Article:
There are no breed bans or restrictions regarding service dogs in the Americans with Disabilities Act. Any dog ranging from a Chihuahua, to a retriever, to an Irish Wolfhound and all mixed breeds of dogs can be trained and used for providing work as a service dog. The Americans with Disabilities Act has recognized that disabilities and the type of mitigation a disability can require is so diverse, that restricting the types and breeds of dogs that can be trained to do service dog work that a person with a disability may not be able to live an independent life and being able to access all of the public areas and services in their communities and in the United States.
If a person uses a breed of dog that is perceived to be aggressive solely because of breed reputation stereotype, history, or personal experience an observer may have about particular breeds or mixes of dogs, that is not a reason for the person with a disability to not use that particular dog.
Nor is it reason for the dog to not be allowed into public areas as a service dog with its handler. The Americans with Disabilities Act is very clear that the only reasons a service dog can be denied being with its handler in public is if the dog is not under control of the person with a disability and displays aggressive behaviors in public. A Title II entity cannot exclude a person with a disability and the animal from a state or local government program, service or facility. The service dog’s behavior must pose a direct threat to other people’s safety before it can be removed from the property.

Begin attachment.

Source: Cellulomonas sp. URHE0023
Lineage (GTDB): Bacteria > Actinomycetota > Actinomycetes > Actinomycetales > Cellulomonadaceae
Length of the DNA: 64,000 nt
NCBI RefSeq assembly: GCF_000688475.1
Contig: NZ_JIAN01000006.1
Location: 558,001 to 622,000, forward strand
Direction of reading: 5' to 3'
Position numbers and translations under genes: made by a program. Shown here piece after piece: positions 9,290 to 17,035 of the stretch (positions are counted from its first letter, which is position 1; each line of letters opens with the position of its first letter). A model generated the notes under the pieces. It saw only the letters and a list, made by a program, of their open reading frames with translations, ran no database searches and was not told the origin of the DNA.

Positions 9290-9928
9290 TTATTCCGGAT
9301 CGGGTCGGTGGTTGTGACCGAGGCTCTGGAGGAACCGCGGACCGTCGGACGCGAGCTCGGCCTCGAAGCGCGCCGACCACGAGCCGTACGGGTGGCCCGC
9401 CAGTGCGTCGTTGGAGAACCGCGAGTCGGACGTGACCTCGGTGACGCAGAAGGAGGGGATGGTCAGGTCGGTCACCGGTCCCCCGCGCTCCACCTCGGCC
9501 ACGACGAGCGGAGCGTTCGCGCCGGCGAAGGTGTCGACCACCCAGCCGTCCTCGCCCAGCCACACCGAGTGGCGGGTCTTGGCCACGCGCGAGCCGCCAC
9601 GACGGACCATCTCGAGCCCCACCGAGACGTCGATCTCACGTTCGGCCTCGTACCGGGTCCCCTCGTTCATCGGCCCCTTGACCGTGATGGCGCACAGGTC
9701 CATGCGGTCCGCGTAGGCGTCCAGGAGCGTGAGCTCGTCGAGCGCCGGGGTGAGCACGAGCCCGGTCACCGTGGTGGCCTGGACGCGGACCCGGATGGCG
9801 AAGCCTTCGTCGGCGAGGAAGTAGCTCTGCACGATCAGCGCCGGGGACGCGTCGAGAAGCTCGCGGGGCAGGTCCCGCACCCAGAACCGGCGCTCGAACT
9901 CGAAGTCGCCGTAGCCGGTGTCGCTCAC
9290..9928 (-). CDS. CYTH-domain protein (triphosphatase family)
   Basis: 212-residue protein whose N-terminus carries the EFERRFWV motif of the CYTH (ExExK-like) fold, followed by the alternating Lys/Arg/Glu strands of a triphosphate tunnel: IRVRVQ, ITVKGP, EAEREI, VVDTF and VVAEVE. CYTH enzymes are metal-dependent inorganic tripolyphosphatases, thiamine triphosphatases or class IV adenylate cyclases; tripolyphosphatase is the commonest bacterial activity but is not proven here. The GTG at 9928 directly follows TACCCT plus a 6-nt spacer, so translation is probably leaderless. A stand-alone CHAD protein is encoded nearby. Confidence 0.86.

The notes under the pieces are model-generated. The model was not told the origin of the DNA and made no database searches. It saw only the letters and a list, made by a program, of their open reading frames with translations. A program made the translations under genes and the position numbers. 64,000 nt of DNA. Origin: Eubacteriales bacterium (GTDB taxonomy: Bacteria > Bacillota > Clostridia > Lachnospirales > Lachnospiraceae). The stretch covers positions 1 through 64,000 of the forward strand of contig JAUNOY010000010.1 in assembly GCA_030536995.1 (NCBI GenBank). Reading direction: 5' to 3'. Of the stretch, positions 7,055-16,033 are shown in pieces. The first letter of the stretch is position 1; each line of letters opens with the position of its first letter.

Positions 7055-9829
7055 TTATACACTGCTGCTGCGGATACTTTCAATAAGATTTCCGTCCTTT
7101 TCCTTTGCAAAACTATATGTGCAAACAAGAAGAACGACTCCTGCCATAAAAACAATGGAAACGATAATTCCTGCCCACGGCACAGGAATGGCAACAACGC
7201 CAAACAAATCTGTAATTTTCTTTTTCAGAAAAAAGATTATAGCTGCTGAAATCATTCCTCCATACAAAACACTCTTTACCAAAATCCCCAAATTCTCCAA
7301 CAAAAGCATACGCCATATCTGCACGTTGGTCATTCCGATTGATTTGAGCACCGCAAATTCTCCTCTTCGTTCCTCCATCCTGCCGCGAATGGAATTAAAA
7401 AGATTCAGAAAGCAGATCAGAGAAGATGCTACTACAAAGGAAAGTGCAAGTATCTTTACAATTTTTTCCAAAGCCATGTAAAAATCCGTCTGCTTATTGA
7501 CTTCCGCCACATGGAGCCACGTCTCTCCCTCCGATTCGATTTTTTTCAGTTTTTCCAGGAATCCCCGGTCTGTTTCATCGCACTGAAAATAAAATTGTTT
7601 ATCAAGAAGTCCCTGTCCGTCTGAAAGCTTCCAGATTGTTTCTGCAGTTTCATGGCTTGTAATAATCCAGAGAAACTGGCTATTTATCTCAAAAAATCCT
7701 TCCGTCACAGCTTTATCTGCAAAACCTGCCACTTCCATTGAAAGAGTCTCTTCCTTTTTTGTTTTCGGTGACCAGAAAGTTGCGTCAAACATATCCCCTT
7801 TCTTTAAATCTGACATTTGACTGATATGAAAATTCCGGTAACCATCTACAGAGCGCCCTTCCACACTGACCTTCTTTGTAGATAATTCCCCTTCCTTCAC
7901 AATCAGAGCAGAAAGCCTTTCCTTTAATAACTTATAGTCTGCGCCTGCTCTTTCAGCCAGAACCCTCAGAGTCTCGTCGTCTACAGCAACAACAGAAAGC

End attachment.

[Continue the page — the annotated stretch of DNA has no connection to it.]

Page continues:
The service dog can only be removed if it engages in the behaviors mentioned in CFR 35.136(b) as revised in the final ruling. However, if the service dog constitutes a fundamental alteration to the nature and function of the service, program, or activity as described in Title II, the dog could be denied to be with its handler in public access situations.
Individual states and local jurisdictions can impose breed bans and special handling such as muzzles for pet dogs, however, the US Department of Justice does not believe this is consistent with the Americans with Disabilities Act to allow local laws restrict or prohibit certain breeds or mixes of dogs based on local concerns that these dogs may have a history or propensity for aggression or attacks. Allowing states and local jurisdictions to have this power regarding service dogs used by people with disabilities would significantly limit the civil rights of persons with disabilities under the Americans with Disabilities Act who choose to use a specific breed or mix of dog to work as their service dog.